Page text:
In Search of a Cure for Evil in Suicide Squad: Hell To Pay
Amanda “The Wall” Waller (Vanessa Williams) puts together Task Force X once more, but this time the mission is off the record. This time, the mission is personal. With plenty of dark/morbid humor, brains, and arterial sprays, Suicide Squad: Hell to Pay is a fun animated film, but lacks much staying power after a first viewing.
Waller sends the Suicide Squad after a simple card. Its last known location was with a man named Steel Maxum (Greg Grunberg). It turns out, however, that this is no ordinary card, but rather a mystical object. Furthermore, Waller is not the only one after the card. Quickly, the Suicide Squad learns that they are in for a wild ride as twist after twist comes their way.
The story itself is pretty straightforward, which is exactly what a Suicide Squad story should be. Waller puts together the team and then sends them on their way. For this mission, however, she chooses three veterans: Deadshot (Christian Slater), Harley Quinn (Tara Strong), and Captain Boomerang (Liam McIntyre). After the three meet one another again, Waller introduces them to their teammates. Killer Frost (Kirstin Bauer van Straten), Copperhead (Gideon Emery), and Bronze Tiger (Billy Brown) are the three newbies chosen for the job. In return for their time on the job, Waller offers them a year off their prison sentence.
As the story progress, an element of mystery arises as the Squad searches for this enigmatic card that Waller hopes will save her soul. As the Squad learns more about the card’s supernatural ability, they begin to contemplate what it could do for them.
As I mentioned above, the story is rather straightforward, which is good when the story is compelling. However, there is a lot in Suicide Squad: Hell to Pay that will bring viewers back for more. It’s a one-trick pony. I was a little bummed out by it because there are quite a few great performances in this film. Tara Strong gives – what I think – is her best performance as Harley Quinn since Batman: Arkham City. Venessa Williams is very convincing as Amanda Waller, Billy Brown is great as Bronze Tiger, and Liam McIntyre is a great Captain Boomerang. However, Christian Slater and Kristin Bauer van Straten’s performances stood out the most to me.
Christian Slater is awesome as Deadshot and I would love for him to return to the role in the future. In my mind, Deadshot is a very complicated character. He’s cold and calculating, but he’s also kind of compassionate. He loves his daughter more than anything in the world. Additionally, in this film at least, he believes that people should not suffer when they die. It should be quick. I think Slater managed to fit all of those aspects into his performance. Straten’s voice embodied the quintessence of Killer Frost. There is a coldness and gruffness to her voice that let’s know that this Killer Frost does not mess around.
The animation in this film is pretty good. Most of the characters look great. They look like they stepped out of a comic book. The animation definitely works for this movie. However, it starts to become rather uninteresting to look at after about an hour. And, when characters are still they are static. However, I do understand that animation is not necessarily cheap. It would be pretty expensive to have each character in frame move every so often during a shot.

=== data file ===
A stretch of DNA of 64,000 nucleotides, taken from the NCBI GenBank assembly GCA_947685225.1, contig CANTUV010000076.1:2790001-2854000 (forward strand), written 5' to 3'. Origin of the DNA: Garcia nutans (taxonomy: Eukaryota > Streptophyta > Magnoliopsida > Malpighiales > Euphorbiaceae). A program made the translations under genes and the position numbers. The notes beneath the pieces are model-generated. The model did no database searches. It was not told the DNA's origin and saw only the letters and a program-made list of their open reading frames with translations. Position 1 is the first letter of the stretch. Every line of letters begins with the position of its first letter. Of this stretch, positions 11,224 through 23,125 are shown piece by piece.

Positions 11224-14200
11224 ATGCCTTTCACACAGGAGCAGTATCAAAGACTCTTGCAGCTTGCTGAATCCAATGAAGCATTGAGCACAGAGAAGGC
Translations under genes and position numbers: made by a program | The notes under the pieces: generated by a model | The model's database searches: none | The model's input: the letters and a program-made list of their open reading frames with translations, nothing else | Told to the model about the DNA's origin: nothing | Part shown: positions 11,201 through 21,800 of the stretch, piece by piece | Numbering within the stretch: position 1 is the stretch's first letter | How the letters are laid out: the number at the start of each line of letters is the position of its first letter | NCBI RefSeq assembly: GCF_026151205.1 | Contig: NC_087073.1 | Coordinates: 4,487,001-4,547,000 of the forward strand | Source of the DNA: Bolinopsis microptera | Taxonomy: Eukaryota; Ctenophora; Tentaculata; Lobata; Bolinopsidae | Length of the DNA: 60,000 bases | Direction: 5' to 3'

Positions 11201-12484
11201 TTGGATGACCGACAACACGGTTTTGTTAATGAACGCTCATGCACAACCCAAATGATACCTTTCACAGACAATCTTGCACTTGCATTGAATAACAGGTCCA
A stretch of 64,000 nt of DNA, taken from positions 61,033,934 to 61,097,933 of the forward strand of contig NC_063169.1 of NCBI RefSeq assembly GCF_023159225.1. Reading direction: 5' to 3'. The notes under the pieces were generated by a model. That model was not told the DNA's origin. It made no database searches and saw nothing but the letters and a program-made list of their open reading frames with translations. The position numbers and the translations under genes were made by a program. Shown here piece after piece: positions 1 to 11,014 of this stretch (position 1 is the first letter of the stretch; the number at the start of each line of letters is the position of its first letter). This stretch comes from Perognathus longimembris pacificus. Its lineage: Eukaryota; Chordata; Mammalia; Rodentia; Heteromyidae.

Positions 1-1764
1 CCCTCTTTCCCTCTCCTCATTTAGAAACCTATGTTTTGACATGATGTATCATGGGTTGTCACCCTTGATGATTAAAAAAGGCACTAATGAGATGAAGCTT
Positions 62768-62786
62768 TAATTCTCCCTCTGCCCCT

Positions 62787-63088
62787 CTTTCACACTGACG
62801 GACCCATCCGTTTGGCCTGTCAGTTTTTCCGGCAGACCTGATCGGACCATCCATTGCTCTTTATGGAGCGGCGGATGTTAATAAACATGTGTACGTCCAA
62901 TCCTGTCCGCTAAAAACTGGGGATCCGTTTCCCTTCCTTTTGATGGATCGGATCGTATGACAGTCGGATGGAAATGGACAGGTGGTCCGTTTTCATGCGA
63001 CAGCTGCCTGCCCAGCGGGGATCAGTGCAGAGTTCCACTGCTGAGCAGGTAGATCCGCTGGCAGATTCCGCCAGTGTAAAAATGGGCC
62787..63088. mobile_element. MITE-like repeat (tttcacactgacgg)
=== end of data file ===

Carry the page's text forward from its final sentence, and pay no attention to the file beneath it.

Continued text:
I have a few nit-picks with Suicide Squad: Hell to Pay. For example, in the very beginning of the film, Deadshot is on an unrelated suicide mission. He is accompanied by Count Vertigo (Jim Pirri), Jewelee (Julie Nathanson), and Punch (Trevor Devall). That opening sequence was fine, it allowed the audience to know what kind of movie they were about to see. After that mission, Deadshot is back in prison. Waller escorts Harley Quinn to Deadshot and Boomerang’s cell block, Boomerang says something along the lines of, “Not this crazy broad, again!”
Meaning, the trio have been on suicide missions before. After the opening sequence, the audience knows that Deadshot has definitely worked for Waller on the Suicide Squad before. So, why is it that when they are gearing up for the new mission, they have bombs implanted in their brains again? Didn’t Deadshot, Quinn, and Boomerang already have those implanted? Does that mean that the bombs are extracted after every mission? That did not make any sense to me.
Finally, there is the gore. I don’t mind gore in movies, I actually thought that some gore was fitting for this film. However, there comes a time when there is too much gore. Especially if blood, guts, and gore are the centerpiece. It can become tacky. There were several moments when I felt as though the blood took center stage. Suicide Squad: Hell to Pay has a few scenes in which brains are prominently on display. Many of those gory scenes seemed as though they were bloody for the sake of being bloody. Therefore, there is not a lot of substance in this film.
The other minor problem that I had with this film is the same problem I had with the DCU Suicide Squad. This film is not really a Suicide Squad film. It is a film about Deadshot. Everyone else is just kind of there. While Deadshot is an interesting character, so is Harley Quinn, Bronze Tiger, Amanda Waller, and even Captain Boomerang. There is a lot that can be explored with these characters, yet the film focuses on Deadshot’s trite storyline.
If you are a Suicide Squad fan like me, you have probably already seen this movie. Or, at the very least, you’ve already planned to see this film. However, if you are expecting another Assault on Arkham, don’t get your hopes up. While I did some problems with Suicide Squad: Hell to Pay, I did enjoy it. It is a fun action film that is worth at least one watch.